To some of its graduates, Nantah was a chess piece that was unwittingly sacrificed in a game of political power play (Tan 2017:341). To Yao (2008), this affair illustrated the suppressive power of the PAP and reflected its ability of “subsuming alternative political imaginations under the unifying needs of the nation-state” (p.185). The road Nantah was on had reached a dead end. The euphoria descriptively illustrated in the opening cadences of this overture had vanished; the flame representing the raw social energies behind Nantah’s existence, extinguished; only Nantah graduates remain.

A picture of the Old Nantah gate (老南大牌坊). This photograph was taken when Shen brought me around. Provided by author.

Nantah graduates, today, remain remarkably active. The Association of Nanyang University Graduates (ANUG), Nantah’s formal alumni association established in 1964 (The Association of Nanyang University Graduates 2001), still organises a wide array of activities for their alumni to participate in. These activities range from academic conferences to sports, games, social and recreation events. The fact that they have a website up and running, and frequently maintained3 already attests to how involved they are in keeping the bonds within the Nantah community strong. This is especially so if we remember that these graduates grew up in a pre-internet world; Nantah existed and underwent merger before the advent of the World Wide Web in the 1990s (Bory et al. 2016:1066).

Apart from the official alumni association in Singapore, several Nantah alumni associations have sprouted up in various parts of the world, following the movement and relocation of many graduates. According to the website set up by ANUG (The Association of Nanyang University Graduates 2001), some Nantah graduates have subsequently put down roots in Brunei, Indonesia, Hong Kong; and numerous parts of Canada, Australia, and Malaysia. A total of 16 other alumni groups are listed on the website. These alumni associations also organise their own regular reunions, and have even published multiple books related to Nantah. 

Out of all the countless social gatherings organised, the official “Global Reunion of Nanyang University Alumni (GRNUA)”, deserves an honourable mention due to its sheer scale and reach. Kickstarted in Toronto in 1992, the 16th iteration of the reunion took place in Singapore in June 2018 (The 16th Global Reunion of Nanyang University Alumni 2018). Organised biennially, the reunion, held in a different country each time, brings together many Nantah graduates from around the globe; all of them converge at the prearranged destination and partake in a few days of sightseeing and social activities.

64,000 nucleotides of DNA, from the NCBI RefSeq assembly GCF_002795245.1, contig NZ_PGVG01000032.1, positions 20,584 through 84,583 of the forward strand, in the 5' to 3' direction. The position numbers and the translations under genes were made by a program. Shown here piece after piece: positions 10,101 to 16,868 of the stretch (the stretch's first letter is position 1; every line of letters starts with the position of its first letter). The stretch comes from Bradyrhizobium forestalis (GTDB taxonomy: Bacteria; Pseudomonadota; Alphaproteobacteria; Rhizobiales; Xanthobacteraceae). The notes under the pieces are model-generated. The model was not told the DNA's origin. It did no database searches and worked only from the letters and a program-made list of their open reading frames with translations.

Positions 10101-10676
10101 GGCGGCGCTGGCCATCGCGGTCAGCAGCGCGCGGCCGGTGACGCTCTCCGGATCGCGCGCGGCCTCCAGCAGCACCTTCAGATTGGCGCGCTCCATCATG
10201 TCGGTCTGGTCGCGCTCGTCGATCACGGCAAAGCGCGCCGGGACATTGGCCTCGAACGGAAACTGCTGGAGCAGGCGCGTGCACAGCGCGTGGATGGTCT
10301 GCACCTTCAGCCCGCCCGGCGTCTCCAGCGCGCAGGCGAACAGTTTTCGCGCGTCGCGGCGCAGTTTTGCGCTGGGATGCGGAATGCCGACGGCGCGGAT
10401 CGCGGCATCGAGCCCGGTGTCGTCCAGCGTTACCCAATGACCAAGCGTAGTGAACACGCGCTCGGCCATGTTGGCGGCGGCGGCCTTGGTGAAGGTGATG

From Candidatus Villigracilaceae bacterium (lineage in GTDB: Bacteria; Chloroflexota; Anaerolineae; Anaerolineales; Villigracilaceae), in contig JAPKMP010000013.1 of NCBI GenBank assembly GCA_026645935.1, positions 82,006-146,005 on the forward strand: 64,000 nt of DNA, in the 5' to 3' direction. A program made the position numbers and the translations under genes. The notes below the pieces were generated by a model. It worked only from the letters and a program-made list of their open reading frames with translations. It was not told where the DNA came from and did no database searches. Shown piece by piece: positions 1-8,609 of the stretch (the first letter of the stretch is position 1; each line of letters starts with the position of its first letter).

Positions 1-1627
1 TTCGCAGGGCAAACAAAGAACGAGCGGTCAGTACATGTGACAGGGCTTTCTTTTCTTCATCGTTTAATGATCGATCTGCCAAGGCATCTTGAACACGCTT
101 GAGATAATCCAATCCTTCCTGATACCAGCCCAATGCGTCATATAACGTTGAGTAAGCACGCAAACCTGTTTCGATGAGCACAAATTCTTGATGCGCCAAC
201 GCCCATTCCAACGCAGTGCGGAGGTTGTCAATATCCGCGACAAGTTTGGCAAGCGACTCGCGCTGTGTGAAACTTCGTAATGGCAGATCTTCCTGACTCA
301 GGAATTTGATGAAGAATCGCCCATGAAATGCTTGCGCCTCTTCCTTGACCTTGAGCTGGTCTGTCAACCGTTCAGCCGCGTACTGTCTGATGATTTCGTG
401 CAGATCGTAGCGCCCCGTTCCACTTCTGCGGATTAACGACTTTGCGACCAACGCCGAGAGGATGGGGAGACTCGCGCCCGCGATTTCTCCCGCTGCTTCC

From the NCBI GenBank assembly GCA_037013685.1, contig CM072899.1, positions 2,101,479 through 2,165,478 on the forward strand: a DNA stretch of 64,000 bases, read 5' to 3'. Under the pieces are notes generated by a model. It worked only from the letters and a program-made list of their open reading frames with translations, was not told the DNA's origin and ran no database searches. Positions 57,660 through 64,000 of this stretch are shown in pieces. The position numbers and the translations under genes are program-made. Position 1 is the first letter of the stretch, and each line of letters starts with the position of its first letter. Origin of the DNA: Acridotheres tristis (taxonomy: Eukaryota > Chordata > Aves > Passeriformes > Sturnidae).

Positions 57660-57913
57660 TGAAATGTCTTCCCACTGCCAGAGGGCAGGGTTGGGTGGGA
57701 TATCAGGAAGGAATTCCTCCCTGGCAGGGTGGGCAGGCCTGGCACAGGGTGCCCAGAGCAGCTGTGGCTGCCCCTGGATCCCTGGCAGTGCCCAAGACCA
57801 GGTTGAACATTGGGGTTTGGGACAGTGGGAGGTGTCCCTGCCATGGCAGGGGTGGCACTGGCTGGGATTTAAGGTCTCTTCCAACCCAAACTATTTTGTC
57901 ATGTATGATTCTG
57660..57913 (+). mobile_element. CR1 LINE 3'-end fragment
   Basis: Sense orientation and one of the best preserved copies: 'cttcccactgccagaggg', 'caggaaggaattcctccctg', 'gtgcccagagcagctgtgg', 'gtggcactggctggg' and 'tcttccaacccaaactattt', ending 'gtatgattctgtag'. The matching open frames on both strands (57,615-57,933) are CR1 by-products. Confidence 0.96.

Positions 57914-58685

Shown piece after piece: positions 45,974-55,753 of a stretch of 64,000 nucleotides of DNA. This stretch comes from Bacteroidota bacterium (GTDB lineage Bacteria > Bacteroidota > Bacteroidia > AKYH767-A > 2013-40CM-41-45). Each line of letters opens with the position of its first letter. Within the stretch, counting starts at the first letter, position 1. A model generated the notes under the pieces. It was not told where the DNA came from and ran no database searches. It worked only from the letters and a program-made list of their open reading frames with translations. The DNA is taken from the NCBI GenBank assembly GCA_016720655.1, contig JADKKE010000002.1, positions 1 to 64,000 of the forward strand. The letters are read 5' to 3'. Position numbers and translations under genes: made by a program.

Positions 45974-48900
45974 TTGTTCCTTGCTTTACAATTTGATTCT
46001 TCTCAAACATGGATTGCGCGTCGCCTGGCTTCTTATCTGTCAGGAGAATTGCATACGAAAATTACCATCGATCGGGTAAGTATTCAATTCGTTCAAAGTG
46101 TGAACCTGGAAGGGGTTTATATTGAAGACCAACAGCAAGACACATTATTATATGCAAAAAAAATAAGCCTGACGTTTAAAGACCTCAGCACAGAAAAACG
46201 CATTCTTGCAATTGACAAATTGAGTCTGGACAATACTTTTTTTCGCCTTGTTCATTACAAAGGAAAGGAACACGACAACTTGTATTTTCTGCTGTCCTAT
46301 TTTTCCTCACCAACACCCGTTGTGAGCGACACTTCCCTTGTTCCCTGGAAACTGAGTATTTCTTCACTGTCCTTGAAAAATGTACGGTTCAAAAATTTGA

In addition to these officially organised affairs, a multitude of informal events prevail. Class reunions specific to the specialised discipline and batch of Nantah graduates frequently make an appearance. The myriad of activities the Nantah graduates engage in provide clear evidence that they are a vibrant, close-knit community whose interactions outlive their Nantah days. This observation is a peculiar one; one that necessitates further inquiry, especially if we were to consider the fact that Nantah, to most of these graduates, ceased to exist in its physical form 38 years ago. And so, corollary questions begin to surface: what keeps this community together? Could it, perhaps, be some sort of ‘Nantah Spirit’ at work?

1 Due to Nantah being their alma mater, or mother (母校),  the bond these Nantah graduates shared transcended time and space, and still live on through “The Nantah Spirit” today.
2 Following Lee (1996:2), I use the term “Malaya” to refer to the Malay Peninsula. Singapore is included.
3 The website (The Association of Nanyang University Graduates 2001), has been updated with information regarding the Global Reunion of Nanyang University Alumni happening this year, in 2018. It also contains the names and faces of those graduates forming the Central Council of the association for the years 2016 to 2019.

Joanna Tan is a graduate student in the Department of Social Anthropology. Her research interests coalesce at the intersection of the anthropology of religion and historical anthropology. Her anthropological lens is informed by her previous degrees in Sociology and Communications and New Media (CNM). She has interned at the news agency, Channel News Asia Singapore, for the news programme, In Conversation.